In her college days, Jodi Lom was what many would describe as a natural athlete -- a life-long lover of sports who attended the University of California at Santa Barbara on a full-ride basketball scholarship.
At age 35, she walked with a limp and needed to use her arms to get in and out of a chair.
"I was in pain all the time," Lom says. "I couldn't even play with my kids anymore the way I wanted to."
Lom's experience may sound familiar to millions of aging Americans who feel the pain of their former athleticism. Over time, years of cumulative wear and tear take a toll on the knees, breaking down cartilage and depleting its shock-absorbing capabilities.
For Lom, the breaking point came after multiple surgeries yielded little improvement.
"At the time that I was trying to recover from the fourth knee surgery, it was right about the time I needed to teach my kids to ride bikes, so I couldn't even chase them down the bike path and hang on to their seat to hold them up so they wouldn't fall down," she says.
"That was the catalyst, really, to saying to myself that I need to get out there, go to as many doctors as I can, and find out what I can do to make myself better," she says.
In recent years, a host of new procedures have emerged to help knee-pain sufferers like Lom.
Today patients can opt for a tried-and-true artificial knee replacement, or they can choose a biologic replacement -- one that uses human tissues, some of which come from the patient's own body, to restore smooth, pain-free movement to the knee.
Other additions to the field, including a female-specific artificial knee and a synthetic lubricant that can be injected into the knee joint, further augment orthopedic surgeons' repertoires.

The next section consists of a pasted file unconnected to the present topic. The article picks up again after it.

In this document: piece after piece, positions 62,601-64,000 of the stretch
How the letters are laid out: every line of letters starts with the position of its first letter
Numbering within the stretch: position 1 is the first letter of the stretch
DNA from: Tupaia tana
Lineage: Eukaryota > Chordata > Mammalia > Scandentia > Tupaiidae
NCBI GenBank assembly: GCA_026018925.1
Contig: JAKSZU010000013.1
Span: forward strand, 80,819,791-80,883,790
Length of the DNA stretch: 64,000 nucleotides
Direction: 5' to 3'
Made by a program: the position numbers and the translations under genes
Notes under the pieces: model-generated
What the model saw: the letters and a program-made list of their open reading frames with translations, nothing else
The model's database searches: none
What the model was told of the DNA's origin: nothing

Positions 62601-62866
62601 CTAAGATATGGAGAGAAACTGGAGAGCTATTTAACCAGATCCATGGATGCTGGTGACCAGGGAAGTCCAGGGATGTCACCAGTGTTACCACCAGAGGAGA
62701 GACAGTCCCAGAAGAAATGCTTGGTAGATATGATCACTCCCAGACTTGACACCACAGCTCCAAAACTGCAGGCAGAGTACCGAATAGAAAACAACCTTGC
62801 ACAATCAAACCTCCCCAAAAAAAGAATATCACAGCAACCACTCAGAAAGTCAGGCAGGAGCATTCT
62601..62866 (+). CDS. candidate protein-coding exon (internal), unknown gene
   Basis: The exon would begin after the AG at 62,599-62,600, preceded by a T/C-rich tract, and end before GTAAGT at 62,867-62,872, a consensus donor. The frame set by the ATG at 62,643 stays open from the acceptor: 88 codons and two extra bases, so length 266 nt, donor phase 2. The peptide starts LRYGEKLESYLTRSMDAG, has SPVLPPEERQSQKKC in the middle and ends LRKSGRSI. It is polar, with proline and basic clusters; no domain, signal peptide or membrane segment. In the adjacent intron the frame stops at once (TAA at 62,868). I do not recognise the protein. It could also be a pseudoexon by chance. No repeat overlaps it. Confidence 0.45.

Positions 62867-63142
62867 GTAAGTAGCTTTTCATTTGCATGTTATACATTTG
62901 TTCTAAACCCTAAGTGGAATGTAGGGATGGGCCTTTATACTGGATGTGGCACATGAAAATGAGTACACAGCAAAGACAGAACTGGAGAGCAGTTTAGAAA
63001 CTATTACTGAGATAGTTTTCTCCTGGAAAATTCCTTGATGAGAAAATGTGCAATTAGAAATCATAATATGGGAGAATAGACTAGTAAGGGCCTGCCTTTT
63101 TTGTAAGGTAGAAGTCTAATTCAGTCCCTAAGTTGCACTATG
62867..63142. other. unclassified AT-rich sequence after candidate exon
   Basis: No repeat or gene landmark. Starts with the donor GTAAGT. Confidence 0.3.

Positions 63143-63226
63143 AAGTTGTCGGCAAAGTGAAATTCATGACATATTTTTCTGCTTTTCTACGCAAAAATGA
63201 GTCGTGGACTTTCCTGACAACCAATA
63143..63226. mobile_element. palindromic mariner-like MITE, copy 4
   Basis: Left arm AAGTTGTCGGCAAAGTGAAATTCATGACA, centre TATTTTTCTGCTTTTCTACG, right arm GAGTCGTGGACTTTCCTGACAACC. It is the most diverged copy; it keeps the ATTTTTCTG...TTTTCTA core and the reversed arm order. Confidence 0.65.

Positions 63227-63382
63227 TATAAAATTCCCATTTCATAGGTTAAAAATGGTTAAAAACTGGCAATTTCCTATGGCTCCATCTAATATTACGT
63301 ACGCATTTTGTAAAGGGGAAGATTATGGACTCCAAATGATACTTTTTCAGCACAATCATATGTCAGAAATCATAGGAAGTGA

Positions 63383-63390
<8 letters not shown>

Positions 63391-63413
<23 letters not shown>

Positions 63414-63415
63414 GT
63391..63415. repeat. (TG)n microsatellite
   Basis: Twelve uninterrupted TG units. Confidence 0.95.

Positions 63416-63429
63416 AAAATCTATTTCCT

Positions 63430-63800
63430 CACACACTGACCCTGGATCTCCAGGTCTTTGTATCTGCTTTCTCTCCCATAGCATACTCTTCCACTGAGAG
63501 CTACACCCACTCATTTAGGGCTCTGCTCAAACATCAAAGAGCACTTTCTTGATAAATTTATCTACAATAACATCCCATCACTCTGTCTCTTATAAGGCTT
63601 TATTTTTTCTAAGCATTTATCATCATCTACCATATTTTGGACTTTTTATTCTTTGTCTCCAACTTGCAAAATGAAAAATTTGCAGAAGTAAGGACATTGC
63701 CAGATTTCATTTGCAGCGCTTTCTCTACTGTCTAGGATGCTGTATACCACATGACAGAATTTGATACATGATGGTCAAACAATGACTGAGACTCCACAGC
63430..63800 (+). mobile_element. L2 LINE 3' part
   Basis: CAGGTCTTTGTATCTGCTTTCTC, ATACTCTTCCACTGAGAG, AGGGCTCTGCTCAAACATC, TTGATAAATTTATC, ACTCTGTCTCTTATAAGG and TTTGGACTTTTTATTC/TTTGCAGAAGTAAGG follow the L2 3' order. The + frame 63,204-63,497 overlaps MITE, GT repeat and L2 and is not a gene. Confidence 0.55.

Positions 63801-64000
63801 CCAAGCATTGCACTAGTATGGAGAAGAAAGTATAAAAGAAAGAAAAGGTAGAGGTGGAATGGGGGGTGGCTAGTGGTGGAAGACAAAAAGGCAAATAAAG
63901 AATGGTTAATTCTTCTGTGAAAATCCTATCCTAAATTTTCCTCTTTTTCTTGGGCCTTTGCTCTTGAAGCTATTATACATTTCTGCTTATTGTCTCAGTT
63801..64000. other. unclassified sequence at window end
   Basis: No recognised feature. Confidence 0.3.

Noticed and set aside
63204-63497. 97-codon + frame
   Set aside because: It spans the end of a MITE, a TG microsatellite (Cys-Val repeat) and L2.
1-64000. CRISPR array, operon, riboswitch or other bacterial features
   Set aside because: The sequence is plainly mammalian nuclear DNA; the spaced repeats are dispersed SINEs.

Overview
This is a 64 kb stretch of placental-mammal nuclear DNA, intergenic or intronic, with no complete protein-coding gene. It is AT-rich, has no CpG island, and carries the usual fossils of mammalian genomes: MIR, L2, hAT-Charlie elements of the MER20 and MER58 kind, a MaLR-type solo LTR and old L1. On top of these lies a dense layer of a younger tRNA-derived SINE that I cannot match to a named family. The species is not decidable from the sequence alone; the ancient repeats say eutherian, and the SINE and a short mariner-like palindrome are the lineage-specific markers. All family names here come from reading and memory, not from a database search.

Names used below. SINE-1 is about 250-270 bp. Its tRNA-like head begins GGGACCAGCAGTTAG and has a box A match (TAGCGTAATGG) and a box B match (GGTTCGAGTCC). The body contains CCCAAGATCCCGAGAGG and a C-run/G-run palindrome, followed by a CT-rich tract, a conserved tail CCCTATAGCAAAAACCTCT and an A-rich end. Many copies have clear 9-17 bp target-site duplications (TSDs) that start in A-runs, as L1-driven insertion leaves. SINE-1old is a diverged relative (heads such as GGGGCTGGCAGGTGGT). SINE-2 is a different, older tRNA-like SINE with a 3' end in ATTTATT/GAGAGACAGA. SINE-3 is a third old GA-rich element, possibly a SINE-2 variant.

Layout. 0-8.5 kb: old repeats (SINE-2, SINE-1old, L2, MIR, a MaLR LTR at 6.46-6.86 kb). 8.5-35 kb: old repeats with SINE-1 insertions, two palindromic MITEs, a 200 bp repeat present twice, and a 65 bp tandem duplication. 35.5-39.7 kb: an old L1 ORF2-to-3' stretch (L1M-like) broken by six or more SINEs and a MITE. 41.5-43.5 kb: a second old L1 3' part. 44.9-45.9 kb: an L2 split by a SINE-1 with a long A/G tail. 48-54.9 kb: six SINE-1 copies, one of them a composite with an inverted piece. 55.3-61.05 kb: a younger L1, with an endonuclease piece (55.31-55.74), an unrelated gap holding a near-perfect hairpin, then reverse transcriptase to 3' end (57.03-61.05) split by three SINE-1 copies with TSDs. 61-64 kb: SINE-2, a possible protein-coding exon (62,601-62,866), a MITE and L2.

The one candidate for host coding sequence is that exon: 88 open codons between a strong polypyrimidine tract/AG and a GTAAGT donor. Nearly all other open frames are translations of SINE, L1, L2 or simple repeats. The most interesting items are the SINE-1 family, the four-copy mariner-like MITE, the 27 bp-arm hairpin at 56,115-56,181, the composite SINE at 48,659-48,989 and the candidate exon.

Lom chose to go with a biologic knee replacement, an option that Dr. Kevin Stone at the Stone Clinic in San Francisco said provides a natural-feeling result.
"That tissue becomes your own tissue, so there is nothing to come loose; there is no artificial material," said Stone, who innovated the biologic knee replacement. "The knee feels more normal, and you can run and play impact sports on it."
Stone performs the surgery by removing some of the patient's own bone tissue. He grinds this tissue to a paste, and then reinserts it into the problem area in the knee joint. This "paste graft" is thought to encourage a new blood supply, prompting the knee to actually regrow its own cartilage.
A second operation replaces the meniscus, a horseshoe-shaped cushion of cartilage that acts as a shock absorber between the upper- and lower-leg bones. Unlike the paste graft, this part of the procedure uses donor tissue.
Most in the field agree that these biologic techniques hold significant potential for the future of knee replacement. However, they say more research is needed before this procedure becomes a widely accepted alternative to traditional techniques using artificial materials.
"Many experts stress that biologic knee replacements are experimental, very preliminary and without long-term results," says ABC News Medical Editor Dr. Tim Johnson. "For serious knee problems, the traditional knee replacement is still the gold standard."
Not all the new developments in knee surgery involve natural tissues. One new synthetic offering is a female-friendly knee joint -- designed to cater to America's 37 million aging women. Proponents say its slender shape and more flexible range of movement is a better fit for females.